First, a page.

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Winter 2016

Inquiry Magazine Archive

  • Spring 2016

    Spring 2016: Premium Blend

    Found in everything from space shuttles to dental fillings, composite materials have thoroughly infiltrated modern society. But their potential is still greatly untapped, offering researchers ample opportunity for discovery.

  • Fall 2015

    Fall 2015: Collision Course

    Within the particle showers created at the Large Hadron Collider, answers to some of the universe’s mysteries are waiting.

  • Spring 2015

    Spring 2015: Almost Human

    Model systems like pigeons can help illuminate our own evolutionary and genomic history.

  • Fall 2014

    Fall 2014: Small Wonder

    UT Arlington's tiny windmills are bringing renewable energy to a whole new scale.

  • Winter 2014

    Winter 2014: Overdue for an Overhaul

    The stability of our highways, pipelines, and even manholes is reaching a breaking point.

  • 2012

    2012: Mystery solved?

    Scientists believe they have discovered a subatomic particle that is crucial to understanding the universe.

  • 2011

    2011: Boosting brain power

    UT Arlington researchers unlock clues to the human body’s most mysterious and complex organ.

  • 2010

    2010: Powered by genetics

    UT Arlington researchers probe the hidden world of microbes in search of renewable energy sources.

  • 2009

    2009: Winning the battle against pain

    Wounded soldiers are benefiting from Robert Gatchel’s program that combines physical rehabilitation with treatment for post-traumatic stress disorder.

  • 2009

    2007: Sensing a solution

    Tiny sensors implanted in the body show promise in combating acid reflux disease, pain and other health problems.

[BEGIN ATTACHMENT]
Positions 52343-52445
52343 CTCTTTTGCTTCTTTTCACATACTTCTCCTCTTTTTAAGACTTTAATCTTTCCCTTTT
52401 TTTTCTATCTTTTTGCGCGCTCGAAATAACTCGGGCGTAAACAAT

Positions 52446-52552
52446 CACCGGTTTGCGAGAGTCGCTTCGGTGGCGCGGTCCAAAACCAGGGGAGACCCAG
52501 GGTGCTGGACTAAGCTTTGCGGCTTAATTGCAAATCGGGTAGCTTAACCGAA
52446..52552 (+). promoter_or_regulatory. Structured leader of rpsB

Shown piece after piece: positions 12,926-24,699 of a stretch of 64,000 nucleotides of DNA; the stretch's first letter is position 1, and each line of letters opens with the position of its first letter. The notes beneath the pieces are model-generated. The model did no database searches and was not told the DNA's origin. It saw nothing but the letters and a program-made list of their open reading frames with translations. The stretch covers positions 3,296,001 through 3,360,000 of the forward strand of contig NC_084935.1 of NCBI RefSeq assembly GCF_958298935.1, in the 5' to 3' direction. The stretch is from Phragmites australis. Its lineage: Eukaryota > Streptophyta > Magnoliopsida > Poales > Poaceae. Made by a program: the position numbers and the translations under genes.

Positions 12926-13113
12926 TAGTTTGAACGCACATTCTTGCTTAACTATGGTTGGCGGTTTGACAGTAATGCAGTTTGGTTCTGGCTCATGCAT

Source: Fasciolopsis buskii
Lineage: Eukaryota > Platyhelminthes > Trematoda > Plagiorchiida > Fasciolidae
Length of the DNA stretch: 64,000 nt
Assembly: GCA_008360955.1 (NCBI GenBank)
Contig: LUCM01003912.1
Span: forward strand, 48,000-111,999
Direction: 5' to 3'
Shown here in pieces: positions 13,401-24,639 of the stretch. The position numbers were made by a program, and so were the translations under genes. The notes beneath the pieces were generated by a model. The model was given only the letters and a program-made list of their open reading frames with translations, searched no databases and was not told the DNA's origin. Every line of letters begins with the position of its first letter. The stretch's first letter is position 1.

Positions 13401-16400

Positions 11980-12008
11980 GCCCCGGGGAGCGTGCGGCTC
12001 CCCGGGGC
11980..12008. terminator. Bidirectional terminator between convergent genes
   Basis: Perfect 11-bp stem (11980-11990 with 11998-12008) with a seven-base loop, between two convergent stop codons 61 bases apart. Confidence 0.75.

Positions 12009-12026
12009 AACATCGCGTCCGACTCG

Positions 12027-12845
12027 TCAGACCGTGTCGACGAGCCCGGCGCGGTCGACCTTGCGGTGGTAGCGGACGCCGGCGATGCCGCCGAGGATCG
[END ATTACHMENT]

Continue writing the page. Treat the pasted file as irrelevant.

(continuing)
• 2006

    2006:Semiconductors: The next generation

    Nanotechnology researchers pursue hybrid silicon chips with life-saving potential.

  • 2005

    2005: Imaging is everything

    Biomedical engineers combat diseases with procedures that are painless to patients.

Physics Party

Meeting of the Minds

UTA hosts gathering of global physicists involved in the Deep Underground Neutrino Experiment 

Jaehoon Yu

How did we come to exist, and why? That's what the Deep Underground Neutrino Experiment is attempting to answer—at least partially. Known as DUNE, the U.S. Department of Energy initiative and global science project is investigating why the universe consists of matter rather than antimatter.

Earlier this year, UTA hosted a four-day DUNE meeting, welcoming about 150 of the world's leading physicists to campus.

"DUNE is the next big thing in particle physics," says Jaehoon Yu, physics professor and organizer of the meeting. "UTA's key role in this billion-dollar, U.S.-led project consolidates our international reputation as a powerhouse in this field."

DUNE focuses on neutrinos, subatomic particles that—along with their antimatter antineutrinos—oscillate as they move through space, changing form and mass. Scientists hope that studying these oscillations will reveal the imbalance between matter and antimatter, perhaps giving clues about how our universe came to exist.

The experiment features nearly 800 collaborators representing 145 institutions and 26 countries. Dr. Yu heads the Exotics Group, which searches for dark matter, while physics Associate Professor Amir Farbin leads a team that is designing the project's computing systems model.

More articles from this issue

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